Having a partner can be especially helpful if you feel ashamed or embarrassed about yourself. prostate cancer diagnosis or symptoms.

“I try to measure the relationship and see how the communication is,” Filson says. “You often find subtle clues in the form of partners rolling their eyes about their significant others who don’t disclose information or are stubborn.”


As female partners become the primary caregivers for men with prostate cancer, Filson is able to prepare them for what is to come.

For 49-year-old Vivian Conboy, her 55-year-old husband’s diagnosis of stage IV prostate cancer came as devastating news in 2020. But what surprised him more was that there were family members who had prostate cancer, but they never shared anything about it.

“I’m starting to hear more about prostate cancer from local people now because my husband has it and he’s very involved in the community,” says Conboy, a New Jersey native.

“People have come out like, ‘Oh yeah, I have that. Oh yeah, I have this,’ but it’s so taboo.”

It is still difficult for her husband to open up about it. Conboy says he jokes about it in front of his brothers or friends about things like paying for life insurance. But she takes it down to “coping mechanisms.”


As the primary caregiver, Conboy didn’t feel she could talk to her friends about changes in her husband’s health or their intimate lives. So, she reached out to a local support group for help and advice.

“It helped to read other people’s stories. I was just here to admire and it’s good to know that you are not the only one who is going through this,” Conboy says.

Now, she encourages her nephews and sons to get tested early and do things to stay healthy, which includes eating healthy. She says this is her way of normalizing the discussion about prostate cancer.

“There’s nothing to be ashamed or embarrassed about.”

When Keith Hoffman’s PSA test showed a slightly higher number, it was his then-fiancée (now-wife) who encouraged this 62-year-old man to see a urologist. Fortunately for Hoffman, his prostate cancer was caught early, and he was able to have surgery that same month.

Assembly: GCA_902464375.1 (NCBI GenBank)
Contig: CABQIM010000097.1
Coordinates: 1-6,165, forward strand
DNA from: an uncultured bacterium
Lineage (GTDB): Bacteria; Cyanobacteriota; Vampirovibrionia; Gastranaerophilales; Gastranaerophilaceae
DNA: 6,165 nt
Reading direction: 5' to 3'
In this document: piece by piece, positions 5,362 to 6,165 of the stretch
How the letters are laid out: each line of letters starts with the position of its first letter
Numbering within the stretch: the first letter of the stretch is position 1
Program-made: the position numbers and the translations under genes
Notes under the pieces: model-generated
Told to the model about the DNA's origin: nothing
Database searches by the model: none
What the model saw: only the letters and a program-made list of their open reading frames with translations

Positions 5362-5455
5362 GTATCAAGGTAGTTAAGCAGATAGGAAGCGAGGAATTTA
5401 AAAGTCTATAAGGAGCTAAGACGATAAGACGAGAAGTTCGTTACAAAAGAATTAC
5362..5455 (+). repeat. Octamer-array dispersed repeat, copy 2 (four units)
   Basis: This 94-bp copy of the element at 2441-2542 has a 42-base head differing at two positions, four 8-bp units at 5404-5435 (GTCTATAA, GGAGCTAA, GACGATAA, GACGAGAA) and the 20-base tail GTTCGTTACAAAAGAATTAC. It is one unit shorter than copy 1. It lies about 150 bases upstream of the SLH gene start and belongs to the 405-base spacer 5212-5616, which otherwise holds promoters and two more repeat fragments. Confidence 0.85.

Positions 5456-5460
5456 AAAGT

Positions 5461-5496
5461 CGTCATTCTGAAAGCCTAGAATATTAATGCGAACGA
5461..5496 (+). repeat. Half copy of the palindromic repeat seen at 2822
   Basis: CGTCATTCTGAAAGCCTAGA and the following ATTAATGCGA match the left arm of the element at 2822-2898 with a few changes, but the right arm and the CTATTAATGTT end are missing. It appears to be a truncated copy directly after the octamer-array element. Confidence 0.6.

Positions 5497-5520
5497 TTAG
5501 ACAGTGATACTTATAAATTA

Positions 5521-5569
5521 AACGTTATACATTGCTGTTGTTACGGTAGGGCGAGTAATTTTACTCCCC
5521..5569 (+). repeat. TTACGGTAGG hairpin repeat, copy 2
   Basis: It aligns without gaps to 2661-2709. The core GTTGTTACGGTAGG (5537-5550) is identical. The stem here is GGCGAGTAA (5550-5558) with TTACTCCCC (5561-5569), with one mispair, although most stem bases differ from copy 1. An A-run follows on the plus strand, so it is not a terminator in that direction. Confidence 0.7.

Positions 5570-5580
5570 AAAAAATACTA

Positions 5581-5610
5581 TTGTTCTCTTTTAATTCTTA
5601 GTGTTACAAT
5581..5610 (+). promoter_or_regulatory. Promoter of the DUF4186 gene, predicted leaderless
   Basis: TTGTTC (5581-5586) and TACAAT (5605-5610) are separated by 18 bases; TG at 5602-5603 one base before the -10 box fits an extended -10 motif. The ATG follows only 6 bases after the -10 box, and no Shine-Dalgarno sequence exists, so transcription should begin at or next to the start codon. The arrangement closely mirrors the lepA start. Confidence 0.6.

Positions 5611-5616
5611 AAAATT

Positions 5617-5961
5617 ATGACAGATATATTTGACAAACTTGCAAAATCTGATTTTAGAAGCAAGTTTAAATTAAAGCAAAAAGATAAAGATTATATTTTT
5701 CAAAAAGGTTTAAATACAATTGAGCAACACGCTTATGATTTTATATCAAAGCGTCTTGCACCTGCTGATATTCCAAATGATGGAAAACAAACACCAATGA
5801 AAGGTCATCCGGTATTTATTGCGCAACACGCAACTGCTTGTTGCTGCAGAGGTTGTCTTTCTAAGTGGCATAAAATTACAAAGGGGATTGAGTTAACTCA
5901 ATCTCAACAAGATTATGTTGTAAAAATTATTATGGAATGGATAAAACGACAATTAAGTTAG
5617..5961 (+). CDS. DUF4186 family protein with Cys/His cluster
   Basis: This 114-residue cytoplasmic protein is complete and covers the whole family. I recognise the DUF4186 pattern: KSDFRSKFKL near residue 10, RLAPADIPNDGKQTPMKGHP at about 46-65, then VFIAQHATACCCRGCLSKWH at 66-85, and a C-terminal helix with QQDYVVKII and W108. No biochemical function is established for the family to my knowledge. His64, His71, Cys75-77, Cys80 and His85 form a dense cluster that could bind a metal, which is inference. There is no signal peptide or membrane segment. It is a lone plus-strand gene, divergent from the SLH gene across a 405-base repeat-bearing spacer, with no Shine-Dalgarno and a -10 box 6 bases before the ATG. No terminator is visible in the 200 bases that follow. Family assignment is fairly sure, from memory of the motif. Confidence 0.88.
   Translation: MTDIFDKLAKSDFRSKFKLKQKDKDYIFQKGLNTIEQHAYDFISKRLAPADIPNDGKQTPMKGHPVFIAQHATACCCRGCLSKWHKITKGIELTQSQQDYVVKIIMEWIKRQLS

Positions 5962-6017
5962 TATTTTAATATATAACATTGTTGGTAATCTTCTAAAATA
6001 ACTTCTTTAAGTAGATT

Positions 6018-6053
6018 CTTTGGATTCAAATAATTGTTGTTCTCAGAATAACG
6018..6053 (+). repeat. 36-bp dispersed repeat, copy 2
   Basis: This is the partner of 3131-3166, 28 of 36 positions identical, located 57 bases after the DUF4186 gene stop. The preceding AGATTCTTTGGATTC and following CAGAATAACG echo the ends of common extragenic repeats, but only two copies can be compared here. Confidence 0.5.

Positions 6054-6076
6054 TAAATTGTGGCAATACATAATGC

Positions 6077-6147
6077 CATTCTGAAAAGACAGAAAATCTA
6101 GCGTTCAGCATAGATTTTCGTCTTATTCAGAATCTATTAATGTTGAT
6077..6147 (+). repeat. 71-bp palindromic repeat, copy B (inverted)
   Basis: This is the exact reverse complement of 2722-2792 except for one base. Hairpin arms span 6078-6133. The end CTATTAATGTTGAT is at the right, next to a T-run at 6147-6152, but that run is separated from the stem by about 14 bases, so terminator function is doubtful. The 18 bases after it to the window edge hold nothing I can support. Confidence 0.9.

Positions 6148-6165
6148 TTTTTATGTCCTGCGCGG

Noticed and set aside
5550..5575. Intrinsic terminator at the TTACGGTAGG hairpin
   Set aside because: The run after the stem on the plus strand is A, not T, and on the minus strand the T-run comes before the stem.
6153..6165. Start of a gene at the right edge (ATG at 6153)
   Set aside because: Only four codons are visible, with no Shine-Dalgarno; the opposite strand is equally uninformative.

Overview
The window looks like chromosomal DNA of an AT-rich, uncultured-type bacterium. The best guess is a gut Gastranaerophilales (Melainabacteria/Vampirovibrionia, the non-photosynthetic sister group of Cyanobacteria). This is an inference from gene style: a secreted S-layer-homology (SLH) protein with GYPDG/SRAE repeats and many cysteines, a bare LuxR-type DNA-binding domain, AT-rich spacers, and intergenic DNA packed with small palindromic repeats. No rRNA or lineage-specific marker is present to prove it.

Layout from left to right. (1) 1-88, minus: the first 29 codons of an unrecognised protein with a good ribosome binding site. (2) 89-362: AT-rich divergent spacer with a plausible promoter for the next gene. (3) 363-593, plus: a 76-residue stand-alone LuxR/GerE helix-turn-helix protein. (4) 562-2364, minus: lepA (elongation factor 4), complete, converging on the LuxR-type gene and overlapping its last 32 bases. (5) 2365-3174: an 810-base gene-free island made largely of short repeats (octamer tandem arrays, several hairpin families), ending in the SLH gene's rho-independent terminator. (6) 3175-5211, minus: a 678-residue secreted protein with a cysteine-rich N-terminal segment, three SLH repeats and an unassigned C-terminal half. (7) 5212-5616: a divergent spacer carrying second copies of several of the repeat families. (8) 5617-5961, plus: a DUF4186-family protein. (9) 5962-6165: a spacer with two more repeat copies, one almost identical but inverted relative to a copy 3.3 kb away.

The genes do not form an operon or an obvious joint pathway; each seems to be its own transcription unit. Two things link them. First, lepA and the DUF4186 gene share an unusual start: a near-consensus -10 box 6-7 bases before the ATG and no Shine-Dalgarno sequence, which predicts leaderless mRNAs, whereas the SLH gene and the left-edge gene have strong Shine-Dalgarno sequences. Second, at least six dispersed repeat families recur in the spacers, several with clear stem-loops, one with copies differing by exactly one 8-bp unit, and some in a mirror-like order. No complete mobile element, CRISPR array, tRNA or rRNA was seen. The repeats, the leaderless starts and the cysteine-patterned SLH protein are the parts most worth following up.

But it still weighed on him.

“One of the things I learned in the cancer journey was that it is very difficult for anyone to be told they have cancer,” says Hoffman. It was also his wife who inspired him to reach out to a local support group led by Us TOO, a national prostate cancer support organization with local chapters to get help.

“It gives men the opportunity to talk to other men and their caregivers about all aspects of the procedure, not only from the clear comfort of doctors and specialties, but also to identify treatments, tips or options for treatment in case of pain.” For or Hoffman says, “expect the recovery time from an ordinary person’s set-up.” He relied so much on the group’s support and camaraderie that he decided to join the national organization’s board of directors.

importance of support

Hoffman and Wright met at the same local chapter in Austin, TX. Both affirm how important and “valuable” it is to seek help, share your journey, and talk to peers about your diagnosis—especially those who have gone through similar obstacles.


Getting information can feel empowering no matter what stage your cancer is in.

“They may just feel safe and they may or may not say anything,” Wright says. “But the magic happens after the meeting. The boys don’t want to go home.”

Talking to others about your diagnosis can help you:

  • provide cordiality and support
  • making you feel less alone or isolated
  • Educate you and make you feel empowered to face your diagnosis and treatment
  • Open to additional resources that can provide things like treatment dos and don’ts, help with managing side effects, tips for health care providers, and tips for living a healthy lifestyle.
  • reduce depression and anxiety
  • Help you learn coping skills and acquire the tools to deal with it Tension
  • Provide a safe space to talk openly about your feelings, doubts and fears


If you are unable to locate a support group in your area, you can find many virtual communities to join and share your journey.

In addition to support groups, you can also rely on your cancer care team at your hospital. This includes a variety of health care professionals such as physicians, social workers, palliative care specialist, and oncologist. Often, resources are available at no cost. If you have any questions, ask your doctor about it.

like exercise yoga and note, As well as counseling Having a therapist, too, can improve your mood and help you navigate your cancer journey.

It’s important to tell your doctor if you’re concerned about medication or treatment side effects, bladder problems, and sexual dysfunction. They may be able to find treatment options that work better for you.